Tippi Hedren's character, Alfreda Perkins, was a reference to Alfred Hitchcock and actor Anthony Perkins, who starred in the director's 1960 film Psycho.


In 2018, at age 88, Tippi Hedren became the new face of Gucci's timepieces and jewelry and starred as a mysterious fortune teller in the brand's commercial ad, The Fortune Teller.


Tippi Hedren's look from The Birds inspired designer Bill Gaytten to design for John Galliano Pre-Fall 2012 collection.


Watts and Tippi Hedren both appeared in I Heart Huckabees, but did not share any scenes together.


In 1981, Tippi Hedren produced Roar, an 11-year project that ended up costing $17 million and starred dozens of African lions.


Tippi Hedren later co-wrote Cats of Shambala about the experience.


Tippi Hedren ended her marriage to Marshall a year later in 1982.


The film directly led to the 1983 establishment of the nonprofit The Roar Foundation and Tippi Hedren's Shambala Preserve, located at the edge of the Mojave Desert in Acton, California, between the Antelope Valley and the Santa Clarita Valley, 40 miles northeast of Los Angeles.


Tippi Hedren was the founding president of the American Sanctuary Association, a post she still holds.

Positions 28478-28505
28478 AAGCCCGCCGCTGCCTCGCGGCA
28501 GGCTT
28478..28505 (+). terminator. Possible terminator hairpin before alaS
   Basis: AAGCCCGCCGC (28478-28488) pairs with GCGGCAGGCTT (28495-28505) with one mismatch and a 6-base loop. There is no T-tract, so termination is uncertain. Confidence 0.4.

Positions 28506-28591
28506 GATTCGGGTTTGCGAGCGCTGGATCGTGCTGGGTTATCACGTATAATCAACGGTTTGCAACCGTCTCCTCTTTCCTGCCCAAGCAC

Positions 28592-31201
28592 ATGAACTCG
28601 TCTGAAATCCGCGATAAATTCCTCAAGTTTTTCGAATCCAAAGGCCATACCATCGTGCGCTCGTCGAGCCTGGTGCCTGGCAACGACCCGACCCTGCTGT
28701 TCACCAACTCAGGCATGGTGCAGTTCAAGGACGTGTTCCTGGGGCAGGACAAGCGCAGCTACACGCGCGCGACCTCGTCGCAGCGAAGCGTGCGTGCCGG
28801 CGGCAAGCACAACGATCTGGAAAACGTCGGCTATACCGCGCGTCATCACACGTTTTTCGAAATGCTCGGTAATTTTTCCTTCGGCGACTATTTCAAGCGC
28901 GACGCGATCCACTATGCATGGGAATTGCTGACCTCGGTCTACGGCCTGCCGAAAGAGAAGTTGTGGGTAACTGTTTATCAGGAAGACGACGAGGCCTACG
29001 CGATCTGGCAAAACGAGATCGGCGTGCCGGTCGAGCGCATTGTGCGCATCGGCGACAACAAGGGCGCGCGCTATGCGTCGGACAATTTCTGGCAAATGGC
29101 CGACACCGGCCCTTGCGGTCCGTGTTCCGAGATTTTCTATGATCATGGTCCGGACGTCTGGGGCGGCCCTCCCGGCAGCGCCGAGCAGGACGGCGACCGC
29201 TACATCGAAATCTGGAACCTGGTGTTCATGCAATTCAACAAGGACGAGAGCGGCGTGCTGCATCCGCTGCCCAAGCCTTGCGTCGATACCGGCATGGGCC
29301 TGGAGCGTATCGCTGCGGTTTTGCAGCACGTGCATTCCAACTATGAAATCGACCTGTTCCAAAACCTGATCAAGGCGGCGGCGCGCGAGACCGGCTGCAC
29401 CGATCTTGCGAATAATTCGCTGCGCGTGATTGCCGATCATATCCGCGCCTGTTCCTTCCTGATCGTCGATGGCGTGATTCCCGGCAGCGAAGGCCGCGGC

Tippi Hedren took in and cared for Togar, a lion that belonged to Anton LaVey, after he was told by San Francisco officials that he could not keep a fully grown lion as a house pet.


Tippi Hedren met future advertising executive Peter Griffith while doing a walk-on role on The Aldrich Family in 1951, when she was 21 and he was 17.


On September 27,1964, Tippi Hedren married her then-agent Noel Marshall, who later produced three of her films.


The marriage came under strain during the filming of Roar and they divorced in 1982, with Tippi Hedren securing a restraining order forbidding Marshall from coming within 20 feet of her.


Tippi Hedren played a role in the development of Vietnamese-American nail salons in the United States.


Tippi Hedren was instrumental in helping a desperate Nguyen Thi Chinh to enter the US after the fall of the South Vietnam government in 1975, she arranged for an air ticket and a visa for her and then invited her to stay in her house.


Tippi Hedren filed a suit to receive recompense following her inability to work.


In 2013, The Hollywood Reporter reported that Tippi Hedren had been awarded a $1.5 million settlement, including $213,400 for past lost earnings and $440,308 for future lost earnings, against her former lawyer.


Tippi Hedren was hurt by the report since she had not collected the award.


Tippi Hedren gave an interview to explain that her former lawyer does not have the money to pay her, and discussed how the report put her in a difficult situation since her foundation was in dire need of funds.


Tippi Hedren explained that she has to raise $75,000 monthly just to keep it going.